What We can All Agree on

We’re sure what we can all come to an agreement on is that we would like this current pandemic to end. As we all do our part we know that we will become stronger in certain regards and that the current situation will not be “forever”. We want you to know that we are here for you in this trying time. If you have any legal questions regarding your current family arrangement or are seeking advice for the future, please call our office at (480) 285-1735. We are Duenas Eden Law, PLC and we are trusted family law attorneys focusing on family law related issues including; divorce, child custody cases, child support, spousal support, same-sex legal issues and other family law matters servicing Ahwatukee, Laveen, Tempe, Chandler, Mesa and Gilbert. Call today: (480) 285-1735.


Something Has Changed…Modifying a Decree of Dissolution of Marriage (Maybe) – Divorce

| Alimony / Spousal Maintenance Child Support Divorce Legally Speaking | March 11, 2020

What is a Divorce Decree?

In the ever-changing society we live, people are filled with reasons why they want to modify some portion of their divorce decree. There are things that can be changed and things that cannot.

Perhaps I should back up and explain what is in a divorce decree. When two people get divorced or dissolve their marriage, they are supposed to divide their assets (house, vehicles, bank accounts, retirement accounts, etc.) and their liabilities (credit card debt, student loans, vehicle loans, etc.) between them. There must also be orders about their children, child support and spousal maintenance.

Can I get a “Do-Over” in Division of Property or Debt?

Usually, after the divorce decree has been signed, the court will not modify property and debt division. There may be certain circumstances when these things may be revisited and modified, but generally speaking, a party does not get a “do-over” if they received or negotiated a bad property deal.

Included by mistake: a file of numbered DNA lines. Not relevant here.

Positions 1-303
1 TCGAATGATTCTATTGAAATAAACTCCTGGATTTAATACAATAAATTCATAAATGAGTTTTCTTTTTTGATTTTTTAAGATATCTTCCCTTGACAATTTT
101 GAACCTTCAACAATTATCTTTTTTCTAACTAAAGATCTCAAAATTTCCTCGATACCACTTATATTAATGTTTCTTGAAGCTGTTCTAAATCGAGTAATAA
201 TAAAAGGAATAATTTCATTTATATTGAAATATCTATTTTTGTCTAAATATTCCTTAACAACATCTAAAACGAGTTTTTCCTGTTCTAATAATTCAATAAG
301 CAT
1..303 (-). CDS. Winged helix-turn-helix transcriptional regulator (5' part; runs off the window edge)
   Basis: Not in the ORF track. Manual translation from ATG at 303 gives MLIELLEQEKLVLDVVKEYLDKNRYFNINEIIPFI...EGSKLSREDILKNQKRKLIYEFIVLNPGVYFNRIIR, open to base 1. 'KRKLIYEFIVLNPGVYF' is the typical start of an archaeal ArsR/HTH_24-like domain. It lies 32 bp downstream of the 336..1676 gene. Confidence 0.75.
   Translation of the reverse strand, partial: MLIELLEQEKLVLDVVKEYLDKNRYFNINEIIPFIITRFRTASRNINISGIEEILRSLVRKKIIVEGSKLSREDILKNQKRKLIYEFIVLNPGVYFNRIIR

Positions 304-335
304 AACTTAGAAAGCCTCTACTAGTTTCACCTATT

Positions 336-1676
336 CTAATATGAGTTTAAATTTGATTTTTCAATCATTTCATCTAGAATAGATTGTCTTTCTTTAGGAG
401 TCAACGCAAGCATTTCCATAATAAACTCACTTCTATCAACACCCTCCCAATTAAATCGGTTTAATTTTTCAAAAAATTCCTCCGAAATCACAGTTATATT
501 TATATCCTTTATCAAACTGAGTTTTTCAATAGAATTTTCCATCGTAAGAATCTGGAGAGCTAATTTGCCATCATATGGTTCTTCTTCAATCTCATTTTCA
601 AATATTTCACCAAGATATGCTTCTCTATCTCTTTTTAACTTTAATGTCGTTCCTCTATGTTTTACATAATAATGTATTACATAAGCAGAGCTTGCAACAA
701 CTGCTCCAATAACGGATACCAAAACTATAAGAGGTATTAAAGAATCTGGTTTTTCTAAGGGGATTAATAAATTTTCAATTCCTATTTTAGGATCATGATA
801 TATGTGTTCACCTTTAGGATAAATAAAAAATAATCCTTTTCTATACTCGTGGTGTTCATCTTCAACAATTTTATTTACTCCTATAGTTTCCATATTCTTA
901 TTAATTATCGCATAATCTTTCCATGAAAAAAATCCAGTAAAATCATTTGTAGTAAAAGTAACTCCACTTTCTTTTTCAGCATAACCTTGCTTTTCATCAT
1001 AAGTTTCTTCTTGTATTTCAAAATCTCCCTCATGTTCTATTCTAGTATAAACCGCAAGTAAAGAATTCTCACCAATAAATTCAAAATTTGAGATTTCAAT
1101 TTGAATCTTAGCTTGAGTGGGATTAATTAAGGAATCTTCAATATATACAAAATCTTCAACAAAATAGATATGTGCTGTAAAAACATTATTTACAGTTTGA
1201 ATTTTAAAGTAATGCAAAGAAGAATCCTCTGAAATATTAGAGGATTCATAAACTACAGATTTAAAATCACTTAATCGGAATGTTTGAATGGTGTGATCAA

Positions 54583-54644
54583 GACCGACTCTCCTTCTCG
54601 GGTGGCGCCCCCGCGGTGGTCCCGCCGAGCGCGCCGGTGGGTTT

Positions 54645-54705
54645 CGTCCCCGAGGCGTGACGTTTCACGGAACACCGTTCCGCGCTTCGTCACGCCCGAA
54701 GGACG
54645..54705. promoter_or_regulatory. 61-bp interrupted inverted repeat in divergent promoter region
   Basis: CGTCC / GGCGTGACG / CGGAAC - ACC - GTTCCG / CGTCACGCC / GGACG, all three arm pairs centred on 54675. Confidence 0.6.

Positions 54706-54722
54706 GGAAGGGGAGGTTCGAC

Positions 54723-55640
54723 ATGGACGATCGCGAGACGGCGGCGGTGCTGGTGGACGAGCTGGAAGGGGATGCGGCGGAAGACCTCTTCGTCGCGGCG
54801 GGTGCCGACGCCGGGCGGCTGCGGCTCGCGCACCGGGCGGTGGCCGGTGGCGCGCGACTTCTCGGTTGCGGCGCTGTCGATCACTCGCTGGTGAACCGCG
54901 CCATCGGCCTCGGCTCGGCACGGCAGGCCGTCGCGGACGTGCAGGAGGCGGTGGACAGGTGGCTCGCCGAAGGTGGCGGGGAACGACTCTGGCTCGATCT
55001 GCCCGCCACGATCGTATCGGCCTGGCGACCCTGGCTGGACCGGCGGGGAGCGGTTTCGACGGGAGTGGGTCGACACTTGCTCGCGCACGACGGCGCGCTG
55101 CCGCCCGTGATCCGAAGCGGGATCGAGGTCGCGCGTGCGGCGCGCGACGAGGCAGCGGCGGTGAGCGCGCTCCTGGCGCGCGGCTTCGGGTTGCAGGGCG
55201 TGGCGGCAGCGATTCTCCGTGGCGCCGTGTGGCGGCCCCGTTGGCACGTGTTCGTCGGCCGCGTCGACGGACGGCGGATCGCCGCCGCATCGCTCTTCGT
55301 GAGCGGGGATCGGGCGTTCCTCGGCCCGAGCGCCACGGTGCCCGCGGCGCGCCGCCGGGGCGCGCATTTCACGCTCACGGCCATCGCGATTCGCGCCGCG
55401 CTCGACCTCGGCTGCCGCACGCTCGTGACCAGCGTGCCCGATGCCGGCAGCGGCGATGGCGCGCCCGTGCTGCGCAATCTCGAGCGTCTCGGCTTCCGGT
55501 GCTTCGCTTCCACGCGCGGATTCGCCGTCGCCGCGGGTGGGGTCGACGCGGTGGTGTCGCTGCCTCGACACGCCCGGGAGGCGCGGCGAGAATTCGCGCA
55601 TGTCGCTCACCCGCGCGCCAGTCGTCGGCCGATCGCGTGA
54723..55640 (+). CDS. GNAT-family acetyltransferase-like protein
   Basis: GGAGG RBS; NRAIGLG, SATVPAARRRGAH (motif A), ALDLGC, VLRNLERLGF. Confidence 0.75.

Decree Changes Regarding Children

Unlike property and debt division, anything related to children – custody, parenting time and child support are always modifiable upon a showing of a substantial and continuing change in circumstances or a showing that it is in the child’s best interest. Which one depends on the situation? Why are people able to change these orders? Because children and their needs are ever changing, orders must be as well.

Spousal Maintenance (Alimony) Changes

Spousal maintenance or alimony may be modified depending on the situation, such as if a spouse has changed employment, finished schooling or something else which results in a change in income. If the parties agree, they may make the spousal maintenance unable to be modified.

Modifying a Court Order

So how does one go about modifying a court order? If it relates to children, the parties can participate in mediation through the court and if an agreement is reached, oftentimes the mediator will prepare the necessary paperwork to reflect the agreement. If an agreement cannot be reached, then one person has to file a request to modify through the court. It is a lengthy process that may take a few months or more to resolve. Emergency modifications are usually limited to very narrow and discrete situations, which would have to be the topic of another article.

The failure of one parent to plan accordingly does not create an emergency situation – i.e., if a parent wants to modify a child’s school, the time to request such a modification is not right before school starts.